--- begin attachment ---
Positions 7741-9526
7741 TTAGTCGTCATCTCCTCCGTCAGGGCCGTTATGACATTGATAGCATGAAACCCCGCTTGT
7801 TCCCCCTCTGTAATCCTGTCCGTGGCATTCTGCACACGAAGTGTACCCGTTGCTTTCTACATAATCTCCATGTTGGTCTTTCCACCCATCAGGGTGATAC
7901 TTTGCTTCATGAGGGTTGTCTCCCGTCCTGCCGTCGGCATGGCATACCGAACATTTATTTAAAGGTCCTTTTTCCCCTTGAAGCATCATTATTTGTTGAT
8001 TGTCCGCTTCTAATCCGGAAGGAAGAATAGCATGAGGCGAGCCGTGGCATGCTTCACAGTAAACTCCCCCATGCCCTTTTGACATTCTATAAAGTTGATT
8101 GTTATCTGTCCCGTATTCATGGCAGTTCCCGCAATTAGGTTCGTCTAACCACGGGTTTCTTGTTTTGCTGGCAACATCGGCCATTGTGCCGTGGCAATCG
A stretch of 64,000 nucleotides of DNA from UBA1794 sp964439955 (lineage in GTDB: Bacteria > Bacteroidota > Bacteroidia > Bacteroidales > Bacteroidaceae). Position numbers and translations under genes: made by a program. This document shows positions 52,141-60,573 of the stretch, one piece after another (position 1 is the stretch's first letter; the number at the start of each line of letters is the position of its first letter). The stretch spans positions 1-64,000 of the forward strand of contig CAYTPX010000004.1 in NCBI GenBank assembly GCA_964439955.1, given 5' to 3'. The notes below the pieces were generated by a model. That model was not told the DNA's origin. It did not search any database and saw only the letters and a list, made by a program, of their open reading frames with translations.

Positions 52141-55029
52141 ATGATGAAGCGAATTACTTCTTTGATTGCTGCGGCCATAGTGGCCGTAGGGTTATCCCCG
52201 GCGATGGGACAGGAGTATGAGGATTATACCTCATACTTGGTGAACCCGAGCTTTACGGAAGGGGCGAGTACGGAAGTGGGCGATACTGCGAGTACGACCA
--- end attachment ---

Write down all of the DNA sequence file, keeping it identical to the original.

Positions 7741-9526
7741 TTAGTCGTCATCTCCTCCGTCAGGGCCGTTATGACATTGATAGCATGAAACCCCGCTTGT
7801 TCCCCCTCTGTAATCCTGTCCGTGGCATTCTGCACACGAAGTGTACCCGTTGCTTTCTACATAATCTCCATGTTGGTCTTTCCACCCATCAGGGTGATAC
7901 TTTGCTTCATGAGGGTTGTCTCCCGTCCTGCCGTCGGCATGGCATACCGAACATTTATTTAAAGGTCCTTTTTCCCCTTGAAGCATCATTATTTGTTGAT
8001 TGTCCGCTTCTAATCCGGAAGGAAGAATAGCATGAGGCGAGCCGTGGCATGCTTCACAGTAAACTCCCCCATGCCCTTTTGACATTCTATAAAGTTGATT
8101 GTTATCTGTCCCGTATTCATGGCAGTTCCCGCAATTAGGTTCGTCTAACCACGGGTTTCTTGTTTTGCTGGCAACATCGGCCATTGTGCCGTGGCAATCG
A stretch of 64,000 nucleotides of DNA from UBA1794 sp964439955 (lineage in GTDB: Bacteria > Bacteroidota > Bacteroidia > Bacteroidales > Bacteroidaceae). Position numbers and translations under genes: made by a program. This document shows positions 52,141-60,573 of the stretch, one piece after another (position 1 is the stretch's first letter; the number at the start of each line of letters is the position of its first letter). The stretch spans positions 1-64,000 of the forward strand of contig CAYTPX010000004.1 in NCBI GenBank assembly GCA_964439955.1, given 5' to 3'. The notes below the pieces were generated by a model. That model was not told the DNA's origin. It did not search any database and saw only the letters and a list, made by a program, of their open reading frames with translations.

Positions 52141-55029
52141 ATGATGAAGCGAATTACTTCTTTGATTGCTGCGGCCATAGTGGCCGTAGGGTTATCCCCG
52201 GCGATGGGACAGGAGTATGAGGATTATACCTCATACTTGGTGAACCCGAGCTTTACGGAAGGGGCGAGTACGGAAGTGGGCGATACTGCGAGTACGACCA